Later I walk to Nonny’s house and she opens the door and frowns at me.

“You,” she says and I know she’s mad at me.

“First of all,” I tell her, “your uncle Sbu isn’t successful because he drinks himself into a stupor every day.”

Nonny raises her eyebrows; thrown by my words.

“And secondly, being cruel and inhumane won’t make anyone employable. People need to attain their own skills and stop blaming others for their own shortcomings!” I am teary now and almost breathless.

“Tony …” I can’t go on, but she gets what I’m about to say. She always does. That’s why she’s my best friend.

She frowns. She is taking it all in and I can see it has thrown her off. Suddenly there is someone she knows and cares for who is caught on the wrong side of this ‘rightful’ cause.

“Maybe I am wrong,” she says softly, “about all of this.”

She gives me a smile, and the old upbeat Nonny is back. “Now fix your ugly and let’s find a way out of this mess before the community meeting on Friday,” she says and I smile back at her.

She leads me inside to her dad’s study. I catch her smiling at me under the dim desk lamp.

“What?” I say, looking up from the pile of books between us.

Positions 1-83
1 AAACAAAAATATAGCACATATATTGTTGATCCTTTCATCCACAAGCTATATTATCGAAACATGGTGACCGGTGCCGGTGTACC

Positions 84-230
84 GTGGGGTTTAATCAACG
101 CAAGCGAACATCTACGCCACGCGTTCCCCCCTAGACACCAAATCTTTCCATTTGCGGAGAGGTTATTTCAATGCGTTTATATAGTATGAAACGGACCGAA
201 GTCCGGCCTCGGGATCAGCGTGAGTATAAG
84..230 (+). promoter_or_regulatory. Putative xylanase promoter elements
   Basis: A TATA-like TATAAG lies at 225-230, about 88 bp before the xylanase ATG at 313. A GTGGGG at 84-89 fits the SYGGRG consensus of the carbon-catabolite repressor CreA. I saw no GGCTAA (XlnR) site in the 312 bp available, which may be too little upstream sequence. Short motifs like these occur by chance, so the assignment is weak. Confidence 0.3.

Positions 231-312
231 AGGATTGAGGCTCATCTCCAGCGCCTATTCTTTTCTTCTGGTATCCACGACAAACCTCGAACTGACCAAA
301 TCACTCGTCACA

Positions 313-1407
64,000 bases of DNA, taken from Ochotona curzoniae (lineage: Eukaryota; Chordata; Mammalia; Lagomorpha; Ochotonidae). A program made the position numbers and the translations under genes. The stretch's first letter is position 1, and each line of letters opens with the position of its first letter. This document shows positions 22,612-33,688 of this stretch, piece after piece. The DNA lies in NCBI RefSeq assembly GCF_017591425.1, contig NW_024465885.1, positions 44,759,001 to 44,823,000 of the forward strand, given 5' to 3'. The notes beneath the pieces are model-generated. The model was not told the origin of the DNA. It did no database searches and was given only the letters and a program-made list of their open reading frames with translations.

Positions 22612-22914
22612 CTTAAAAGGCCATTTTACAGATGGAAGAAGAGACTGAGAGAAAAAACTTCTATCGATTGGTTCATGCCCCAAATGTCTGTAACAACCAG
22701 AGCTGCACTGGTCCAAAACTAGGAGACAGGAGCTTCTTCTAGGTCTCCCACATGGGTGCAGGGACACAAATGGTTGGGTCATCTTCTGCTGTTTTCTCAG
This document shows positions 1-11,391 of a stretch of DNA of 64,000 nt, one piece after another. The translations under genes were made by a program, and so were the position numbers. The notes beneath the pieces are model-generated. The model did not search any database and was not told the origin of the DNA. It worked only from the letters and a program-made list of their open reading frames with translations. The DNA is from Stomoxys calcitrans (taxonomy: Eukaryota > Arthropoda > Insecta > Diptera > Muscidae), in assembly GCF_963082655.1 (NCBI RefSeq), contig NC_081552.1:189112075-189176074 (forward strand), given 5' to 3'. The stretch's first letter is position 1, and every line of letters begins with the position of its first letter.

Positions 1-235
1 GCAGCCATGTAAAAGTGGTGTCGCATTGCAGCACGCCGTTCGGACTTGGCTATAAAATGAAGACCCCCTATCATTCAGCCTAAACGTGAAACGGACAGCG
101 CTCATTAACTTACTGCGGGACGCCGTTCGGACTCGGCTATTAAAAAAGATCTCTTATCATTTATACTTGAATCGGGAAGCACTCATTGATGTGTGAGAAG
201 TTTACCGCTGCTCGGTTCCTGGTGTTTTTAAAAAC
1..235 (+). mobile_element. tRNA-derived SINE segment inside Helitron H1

“Now there’s my mean ass activist.” She gives me that proud nod and I laugh.

My brother Fana is reluctant when I ask him to help out. It’s Wednesday and Nonny and I still haven’t found a solution.

I’ve been visiting Tony at the church after school. He wants me to stay out of this. He says he wouldn’t forgive himself if anything were to happen to me. I tell him I wouldn’t forgive myself either, if I were to sit and do nothing while a bunch of hooligans were destroying the people I love. I think of Mr Chiwaya and his family – he hasn’t been to school either since that day I went to his office.

“I don’t want to be caught up in this mess sisi,” Fana says. “Lula ka sena le sona!” Stay out of this too, he orders and leaves me there speechless.

I dial the only person who I know could help me now.

“Hello Khosatsana ea ka – my princess,” he answers my call, and my heart melts.

“Papa, can you please come back before Friday, possibly tomorrow. It’s urgent. Please!” I plead.

“Fana tells me you’ve got your head stuck in this whole riot thing that’s going on,” he says and I hesitate.

“Please Dad. I know I promised to stay out of these things, but I just can’t, okay? I’ve tried.”

Father is quiet for a while, then he says, concerned: “Why do you want this so bad?”

“I want peace, Papa. I don’t like what’s going on. I don’t like watching the people I care about get destroyed. Tony …” I stop, suddenly not knowing what he will think about Tony being a foreigner.

“Hmm,” my dad says after a while, and I almost lose hope. Then he sighs and says: “I’ll speak to the Mayor and ward councillor and try to get them to attend the community meeting on Friday. I’m afraid I can’t promise to be there though,” he says while I jump in excitement.

My dad used to work for the trade unions and is a respected member of the community. Community leaders listen to him.

“Thank you Papa, kao rata! I love you,” I say, before I hang up, more determined than ever.


Tell us: Do you shy away from conflict, or are you like Melo, a ‘mean ass activist’? Can you change your mind and admit you were wrong about big issues, like Nonny?